Rachael Deas, Coin Meter (low res)

Interview BIAD Designer in Residence Rachael Deas

Rachael Deas‘ work demonstrates how broken, abandoned and out-dated designs can be converted into functional pieces of art. Each object is dismantled, restored and enhanced with several workshop techniques to create a bespoke piece of lighting design that reflects the item’s original purpose and preserves its beauty.

“The biggest attraction to taking up the Designer in Residency at BIAD was the opportunity to learn from the 3D Design course… it will really help develop the skills I have already gained as a Jeweller and will hopefully allow me to push my work further.”Rachael Deas

Rachael Deas, Little Meter (low res)

Rachel DeasYou studied Duncan Jordanstone School of Art, What made you pick that university? Would you recommend it after your time there?

I picked DJCAD because it is one of the best! Yes, being a Dundee local did heavily factor into my decision to apply, but I just find it lucky that one of the top UK art schools is in my home town. Recently the teaching programme has been altered and adapted to create a greater sense of community amongst the students. For example, I studied Jewellery and Metal Design, but we were encouraged to make use of facilities and staff in other departments. We also regularly gave presentations on our projects to those students and worked together when our classes were mixed for other modules. I found this open way of learning meant that we were comfortable exploring new materials and techniques and possibly even collaborations, all of which has a positive impact on personal work. The modules were also developed to prepare us for what was to come after graduation, something I found wasn’t the case in all schools (after speaking to other students at New Designers). I chose to learn about advertising, branding and design in business and have come away with a great base understanding of how to set up my own business as a freelance designer. In short, if you see Art and Design as a career option, then I would highly recommend Duncan of Jordanstone.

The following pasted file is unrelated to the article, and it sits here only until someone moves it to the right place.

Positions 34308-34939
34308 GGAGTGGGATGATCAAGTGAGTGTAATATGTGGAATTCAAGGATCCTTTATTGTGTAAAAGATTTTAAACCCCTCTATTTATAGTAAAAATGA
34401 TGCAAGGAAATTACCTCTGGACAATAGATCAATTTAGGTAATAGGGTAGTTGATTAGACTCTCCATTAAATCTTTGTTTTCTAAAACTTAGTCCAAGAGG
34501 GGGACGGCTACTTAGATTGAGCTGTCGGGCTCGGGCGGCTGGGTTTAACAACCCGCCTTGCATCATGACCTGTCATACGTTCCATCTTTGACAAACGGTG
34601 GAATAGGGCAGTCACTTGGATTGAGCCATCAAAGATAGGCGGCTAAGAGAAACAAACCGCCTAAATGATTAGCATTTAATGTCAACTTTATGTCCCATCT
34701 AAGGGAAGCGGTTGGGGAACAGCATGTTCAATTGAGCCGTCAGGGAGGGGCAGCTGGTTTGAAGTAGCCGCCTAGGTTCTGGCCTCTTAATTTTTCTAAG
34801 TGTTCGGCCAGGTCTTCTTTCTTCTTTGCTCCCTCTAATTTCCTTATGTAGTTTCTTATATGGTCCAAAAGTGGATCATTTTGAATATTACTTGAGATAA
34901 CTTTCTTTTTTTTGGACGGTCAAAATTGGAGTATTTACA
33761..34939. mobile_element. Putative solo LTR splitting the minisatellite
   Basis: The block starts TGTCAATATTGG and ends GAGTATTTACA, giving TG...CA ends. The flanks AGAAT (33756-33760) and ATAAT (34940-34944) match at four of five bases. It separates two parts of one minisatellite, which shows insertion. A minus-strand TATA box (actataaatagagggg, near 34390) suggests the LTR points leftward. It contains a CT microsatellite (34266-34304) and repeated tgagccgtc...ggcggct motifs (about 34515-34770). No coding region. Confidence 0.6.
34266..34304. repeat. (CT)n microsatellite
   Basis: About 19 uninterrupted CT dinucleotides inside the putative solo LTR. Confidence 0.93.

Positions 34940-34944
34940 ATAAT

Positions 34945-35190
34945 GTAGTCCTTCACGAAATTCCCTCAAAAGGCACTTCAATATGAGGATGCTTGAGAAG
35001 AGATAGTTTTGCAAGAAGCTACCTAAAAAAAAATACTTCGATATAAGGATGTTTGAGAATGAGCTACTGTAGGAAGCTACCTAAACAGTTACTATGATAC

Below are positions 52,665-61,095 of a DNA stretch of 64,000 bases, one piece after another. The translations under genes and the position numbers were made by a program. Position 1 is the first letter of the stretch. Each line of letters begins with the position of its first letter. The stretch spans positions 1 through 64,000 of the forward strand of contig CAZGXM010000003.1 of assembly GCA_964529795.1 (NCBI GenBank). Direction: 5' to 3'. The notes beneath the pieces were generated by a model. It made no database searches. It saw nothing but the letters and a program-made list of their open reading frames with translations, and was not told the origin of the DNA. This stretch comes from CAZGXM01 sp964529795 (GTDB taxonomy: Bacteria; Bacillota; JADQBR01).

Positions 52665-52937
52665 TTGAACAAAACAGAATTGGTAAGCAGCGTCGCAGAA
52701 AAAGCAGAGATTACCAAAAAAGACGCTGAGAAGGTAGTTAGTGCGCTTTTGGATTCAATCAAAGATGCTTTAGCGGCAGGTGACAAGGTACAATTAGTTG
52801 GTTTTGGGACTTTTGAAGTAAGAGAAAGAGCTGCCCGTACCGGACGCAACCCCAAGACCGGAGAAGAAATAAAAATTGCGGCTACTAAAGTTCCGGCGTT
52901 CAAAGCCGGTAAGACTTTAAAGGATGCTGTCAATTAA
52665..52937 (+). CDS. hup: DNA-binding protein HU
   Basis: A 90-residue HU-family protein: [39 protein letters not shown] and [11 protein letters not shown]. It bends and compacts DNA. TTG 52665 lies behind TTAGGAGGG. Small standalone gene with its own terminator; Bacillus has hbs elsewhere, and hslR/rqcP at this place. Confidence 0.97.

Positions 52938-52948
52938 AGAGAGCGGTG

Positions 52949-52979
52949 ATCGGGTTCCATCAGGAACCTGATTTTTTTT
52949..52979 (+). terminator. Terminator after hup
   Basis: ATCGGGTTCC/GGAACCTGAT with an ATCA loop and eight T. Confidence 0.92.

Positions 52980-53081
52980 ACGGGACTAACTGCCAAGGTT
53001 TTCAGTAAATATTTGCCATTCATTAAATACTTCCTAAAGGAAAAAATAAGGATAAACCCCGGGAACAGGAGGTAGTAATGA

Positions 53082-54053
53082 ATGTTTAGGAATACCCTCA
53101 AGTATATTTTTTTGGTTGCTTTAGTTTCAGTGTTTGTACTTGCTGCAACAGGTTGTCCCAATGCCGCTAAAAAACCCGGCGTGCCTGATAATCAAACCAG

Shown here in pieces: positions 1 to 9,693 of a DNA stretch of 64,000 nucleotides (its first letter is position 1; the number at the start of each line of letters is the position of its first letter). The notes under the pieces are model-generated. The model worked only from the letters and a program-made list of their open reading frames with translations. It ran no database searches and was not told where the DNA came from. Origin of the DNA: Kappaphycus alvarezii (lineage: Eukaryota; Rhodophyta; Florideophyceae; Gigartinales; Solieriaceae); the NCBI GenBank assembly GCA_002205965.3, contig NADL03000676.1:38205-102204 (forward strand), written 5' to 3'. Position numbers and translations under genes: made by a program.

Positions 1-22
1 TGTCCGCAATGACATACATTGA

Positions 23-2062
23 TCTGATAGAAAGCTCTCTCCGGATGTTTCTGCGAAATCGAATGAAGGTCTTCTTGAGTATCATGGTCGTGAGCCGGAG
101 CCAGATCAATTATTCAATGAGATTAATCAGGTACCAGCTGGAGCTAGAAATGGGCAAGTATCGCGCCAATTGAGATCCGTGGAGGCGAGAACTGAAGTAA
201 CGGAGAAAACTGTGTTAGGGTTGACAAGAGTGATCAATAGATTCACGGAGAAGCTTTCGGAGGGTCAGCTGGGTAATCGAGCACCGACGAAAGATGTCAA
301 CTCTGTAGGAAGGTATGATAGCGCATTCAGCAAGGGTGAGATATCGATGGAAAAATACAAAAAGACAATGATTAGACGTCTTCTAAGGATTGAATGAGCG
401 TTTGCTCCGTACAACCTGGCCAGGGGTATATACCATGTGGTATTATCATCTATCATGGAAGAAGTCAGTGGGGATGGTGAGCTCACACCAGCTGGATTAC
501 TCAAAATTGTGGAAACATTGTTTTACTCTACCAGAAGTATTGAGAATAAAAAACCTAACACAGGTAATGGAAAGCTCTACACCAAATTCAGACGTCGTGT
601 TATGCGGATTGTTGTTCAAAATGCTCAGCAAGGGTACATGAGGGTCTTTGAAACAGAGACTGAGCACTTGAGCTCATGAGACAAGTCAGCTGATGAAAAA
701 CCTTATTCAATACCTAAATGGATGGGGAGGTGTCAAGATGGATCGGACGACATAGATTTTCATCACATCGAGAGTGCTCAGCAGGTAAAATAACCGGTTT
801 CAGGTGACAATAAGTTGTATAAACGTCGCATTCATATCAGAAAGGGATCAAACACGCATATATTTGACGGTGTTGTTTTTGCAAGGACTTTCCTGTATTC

What projects are your working on at the moment? Do you have a particular favourite project you’ve completed so far?

I studied Jewellery and Metal Design, however, my degree show ended up being a lighting collection, which is the path I am pursuing now. I decided in my final year that Jewellery design wasn’t for me, instead, I used the skills I had learnt throughout the course to create the ‘Make Light Trio’. A collection of three lamps, designed and made from obsolete vintage machinery to become functional pieces of art. At present this is my first and only completed collection, as my move into lighting design is still fairly recent. However, more is soon to come! I have just moved down to Birmingham to be a Designer in Residence on the 3D Design course at the Birmingham Institute of Art and Design (BIAD). In preparation for this I have collated a library of sorts that contains various types of vintage machinery for me to work with.

What attracted you in taking up the role at Birmingham Institute of Art and Design (BIAD)?

The biggest attraction to taking up the Designer in Residency at BIAD was the opportunity to learn from the 3D Design course. On the programme they study woodwork, plastics, metal and ceramics which will really help develop the skills I have already gained as a Jeweller and will hopefully allow me to push my work further.

How have you found the city so far?

I have been in the city for just over a fortnight, and so far I have been pleasantly surprised! Before I left home I heard a decent number of negative reviews on the apparently ‘grey city’. Yes, Birmingham is very business orientated and there are a lot of suits, but there is also beautiful architecture, more canals than Venice and a brilliant atmosphere! The new BIAD campus is in a great city centre location and looks fantastic. So far, so good!

Rachael Deas, Magic Lantern (low res)

What was Dundee like growing up, does it have a thriving creative scene aside from the university?